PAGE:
The photo of this beautiful sunset was taken in my backyard a few weeks ago. I never posted it on social media because no matter what angle I took it at, I couldn't escape the pole or the countless electrical, phone, and cable lines that come from the pole. On social media, we have the choice to choose how we portray our lives and I am honestly embarrassed that my house has one big detractor: this pole. 

My house was built in the 1950s and the city of Albuquerque has never buried these lines. So each time I go outside to take photos, I am constantly trying to find way to avoid the pole and the lines. 

But I know that reality is that I can't erase this pole from my life (at least until we move to a different house) just as I can't erase any darkness I have experienced. It's part of me and part of who I am today. I choose to post photos of what I create because that's what inspires me and keeps me going, being creative. My life isn't perfect and there are challenges I choose not to share because I don't see any reason to share them. I work through them and I stay hopeful that my frustrations will turn into something better. And I keep working hard even though I feel like I'm on a very slow road to get my life professionally where I'd like it to be.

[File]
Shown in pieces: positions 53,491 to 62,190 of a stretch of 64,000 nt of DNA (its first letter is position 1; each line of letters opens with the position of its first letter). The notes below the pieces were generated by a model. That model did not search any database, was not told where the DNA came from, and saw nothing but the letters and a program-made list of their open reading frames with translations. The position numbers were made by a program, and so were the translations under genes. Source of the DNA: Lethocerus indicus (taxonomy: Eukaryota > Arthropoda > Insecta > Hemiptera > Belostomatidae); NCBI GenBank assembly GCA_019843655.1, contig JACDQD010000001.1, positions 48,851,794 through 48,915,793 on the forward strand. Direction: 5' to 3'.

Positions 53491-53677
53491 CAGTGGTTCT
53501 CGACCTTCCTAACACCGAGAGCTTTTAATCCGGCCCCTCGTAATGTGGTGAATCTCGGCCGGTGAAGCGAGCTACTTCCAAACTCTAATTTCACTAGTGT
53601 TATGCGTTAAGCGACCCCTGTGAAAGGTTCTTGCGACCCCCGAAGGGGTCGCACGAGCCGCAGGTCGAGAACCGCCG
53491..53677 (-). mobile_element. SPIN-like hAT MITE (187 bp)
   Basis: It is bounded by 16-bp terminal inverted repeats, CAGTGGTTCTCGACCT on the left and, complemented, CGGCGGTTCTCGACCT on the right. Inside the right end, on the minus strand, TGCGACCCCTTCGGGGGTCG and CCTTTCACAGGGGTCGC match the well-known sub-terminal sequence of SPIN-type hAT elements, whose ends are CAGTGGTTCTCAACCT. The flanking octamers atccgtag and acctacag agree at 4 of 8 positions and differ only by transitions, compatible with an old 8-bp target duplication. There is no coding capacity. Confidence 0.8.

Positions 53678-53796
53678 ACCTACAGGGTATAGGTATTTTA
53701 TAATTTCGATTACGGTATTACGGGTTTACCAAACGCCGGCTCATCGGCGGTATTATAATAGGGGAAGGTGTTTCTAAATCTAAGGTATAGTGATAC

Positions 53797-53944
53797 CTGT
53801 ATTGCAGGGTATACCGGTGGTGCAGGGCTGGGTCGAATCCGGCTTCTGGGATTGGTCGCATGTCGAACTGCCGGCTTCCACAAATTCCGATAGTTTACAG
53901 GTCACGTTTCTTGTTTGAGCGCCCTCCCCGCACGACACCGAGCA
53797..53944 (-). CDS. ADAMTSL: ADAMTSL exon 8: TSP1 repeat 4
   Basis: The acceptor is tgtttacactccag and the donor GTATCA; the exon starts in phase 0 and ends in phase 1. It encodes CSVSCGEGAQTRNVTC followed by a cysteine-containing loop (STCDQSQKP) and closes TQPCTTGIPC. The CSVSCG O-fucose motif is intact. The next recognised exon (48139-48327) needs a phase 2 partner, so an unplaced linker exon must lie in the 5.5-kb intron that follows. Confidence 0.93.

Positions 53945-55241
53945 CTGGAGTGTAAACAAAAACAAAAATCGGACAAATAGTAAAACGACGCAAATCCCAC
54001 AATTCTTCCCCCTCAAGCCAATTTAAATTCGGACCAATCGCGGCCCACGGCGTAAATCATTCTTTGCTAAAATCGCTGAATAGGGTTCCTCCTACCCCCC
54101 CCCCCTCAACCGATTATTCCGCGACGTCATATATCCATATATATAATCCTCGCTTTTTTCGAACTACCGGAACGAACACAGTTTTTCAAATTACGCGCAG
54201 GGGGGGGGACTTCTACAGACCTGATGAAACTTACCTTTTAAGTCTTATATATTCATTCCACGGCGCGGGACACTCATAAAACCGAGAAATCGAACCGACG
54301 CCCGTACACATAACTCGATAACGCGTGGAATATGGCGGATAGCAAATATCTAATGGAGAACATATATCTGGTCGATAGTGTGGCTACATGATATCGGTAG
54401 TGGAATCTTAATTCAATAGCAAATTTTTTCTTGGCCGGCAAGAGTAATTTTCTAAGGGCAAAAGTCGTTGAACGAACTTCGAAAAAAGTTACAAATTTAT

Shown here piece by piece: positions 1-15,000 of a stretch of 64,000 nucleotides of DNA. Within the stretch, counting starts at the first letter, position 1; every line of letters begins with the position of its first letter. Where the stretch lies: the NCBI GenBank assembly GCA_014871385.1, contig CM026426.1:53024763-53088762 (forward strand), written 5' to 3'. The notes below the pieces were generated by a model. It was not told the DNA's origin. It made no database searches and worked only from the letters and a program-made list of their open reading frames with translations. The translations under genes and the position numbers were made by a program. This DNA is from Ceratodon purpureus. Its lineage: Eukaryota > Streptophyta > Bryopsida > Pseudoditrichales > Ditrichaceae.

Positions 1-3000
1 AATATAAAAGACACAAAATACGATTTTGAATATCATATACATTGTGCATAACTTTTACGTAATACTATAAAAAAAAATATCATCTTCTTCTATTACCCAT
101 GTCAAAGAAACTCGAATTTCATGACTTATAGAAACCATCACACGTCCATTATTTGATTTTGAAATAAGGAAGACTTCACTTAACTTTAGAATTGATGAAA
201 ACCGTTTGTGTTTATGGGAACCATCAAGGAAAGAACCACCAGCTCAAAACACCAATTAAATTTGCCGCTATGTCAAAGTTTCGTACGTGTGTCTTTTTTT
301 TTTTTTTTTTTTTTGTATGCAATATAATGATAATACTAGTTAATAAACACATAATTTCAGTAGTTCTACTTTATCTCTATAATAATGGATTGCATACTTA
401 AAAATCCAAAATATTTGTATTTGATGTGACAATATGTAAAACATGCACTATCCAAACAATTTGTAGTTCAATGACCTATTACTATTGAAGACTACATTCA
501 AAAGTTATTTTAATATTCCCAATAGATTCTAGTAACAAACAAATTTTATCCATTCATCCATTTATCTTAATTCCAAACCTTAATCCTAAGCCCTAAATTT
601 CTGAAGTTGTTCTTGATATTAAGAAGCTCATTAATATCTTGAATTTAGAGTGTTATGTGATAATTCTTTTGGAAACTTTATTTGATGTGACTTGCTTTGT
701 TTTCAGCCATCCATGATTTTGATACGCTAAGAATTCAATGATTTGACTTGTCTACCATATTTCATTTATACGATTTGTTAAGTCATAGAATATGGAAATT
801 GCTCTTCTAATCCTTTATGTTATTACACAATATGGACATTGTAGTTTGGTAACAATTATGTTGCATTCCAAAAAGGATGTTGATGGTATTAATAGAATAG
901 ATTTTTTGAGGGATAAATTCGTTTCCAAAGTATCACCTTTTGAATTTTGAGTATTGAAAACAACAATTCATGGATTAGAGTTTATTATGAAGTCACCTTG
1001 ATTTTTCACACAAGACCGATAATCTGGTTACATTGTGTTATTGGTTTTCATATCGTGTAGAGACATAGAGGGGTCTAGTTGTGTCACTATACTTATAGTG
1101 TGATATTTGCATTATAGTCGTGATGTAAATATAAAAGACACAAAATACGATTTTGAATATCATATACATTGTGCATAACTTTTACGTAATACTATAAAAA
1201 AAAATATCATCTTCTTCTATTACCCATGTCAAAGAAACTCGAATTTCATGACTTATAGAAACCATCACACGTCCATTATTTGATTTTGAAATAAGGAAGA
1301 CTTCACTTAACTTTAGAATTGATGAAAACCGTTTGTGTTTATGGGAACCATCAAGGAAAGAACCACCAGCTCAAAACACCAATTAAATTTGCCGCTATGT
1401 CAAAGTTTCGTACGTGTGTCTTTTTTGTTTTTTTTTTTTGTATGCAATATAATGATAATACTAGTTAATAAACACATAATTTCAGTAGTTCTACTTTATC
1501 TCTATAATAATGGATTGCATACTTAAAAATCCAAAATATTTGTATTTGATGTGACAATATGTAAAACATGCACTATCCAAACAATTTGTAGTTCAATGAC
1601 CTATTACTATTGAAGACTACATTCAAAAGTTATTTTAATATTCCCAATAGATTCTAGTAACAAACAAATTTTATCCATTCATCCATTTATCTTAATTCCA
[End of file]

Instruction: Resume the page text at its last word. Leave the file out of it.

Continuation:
I have written and spoken many times about how I have found hope in the sunrises of Albuquerque, how when I'd ben out run-walking my dog Chaco and– despite the darkness I'd endured the day before particularly of then having a spouse who suffered a head injury– it would feel like the sunrise was a clean slate to a new day. Hope. Darkness can't last forever a friend once said. The sun has to come back some time. 

Several years ago I was reading my high school journals and was surprised to find how much mental pain I found myself in as a fifteen year old experiencing a stress fracture in my foot that kept me from running much the spring of 1987. I have no recollection of having feelings of wanting to end my life, but there they were written in my hand writing. I don't believe that I would have done anything about the feelings, it was just an escape from the frustration I felt and not understanding that the injury would eventually heal and I'd be able to run again (which I happened by that summer).

It speaks to my life though as I work through challenges and losses. While sometimes it's annoying (well, all the time!) that I continually experience these, I try to learn and grow from them. I ask myself what I can to do to make myself feel better. I can look back on the road behind me and see how far I have come.

Last week Greg and I went out house stalking– I had found a house online for sale nearby and we drove by after dinner one evening. When Greg realized no one was living there, he pulled into the driveway and we walked around to the back of the house to see how large the backyard was. I was immediately drawn to a view of the city toward the mountain, one they had neglected to include in the online listing.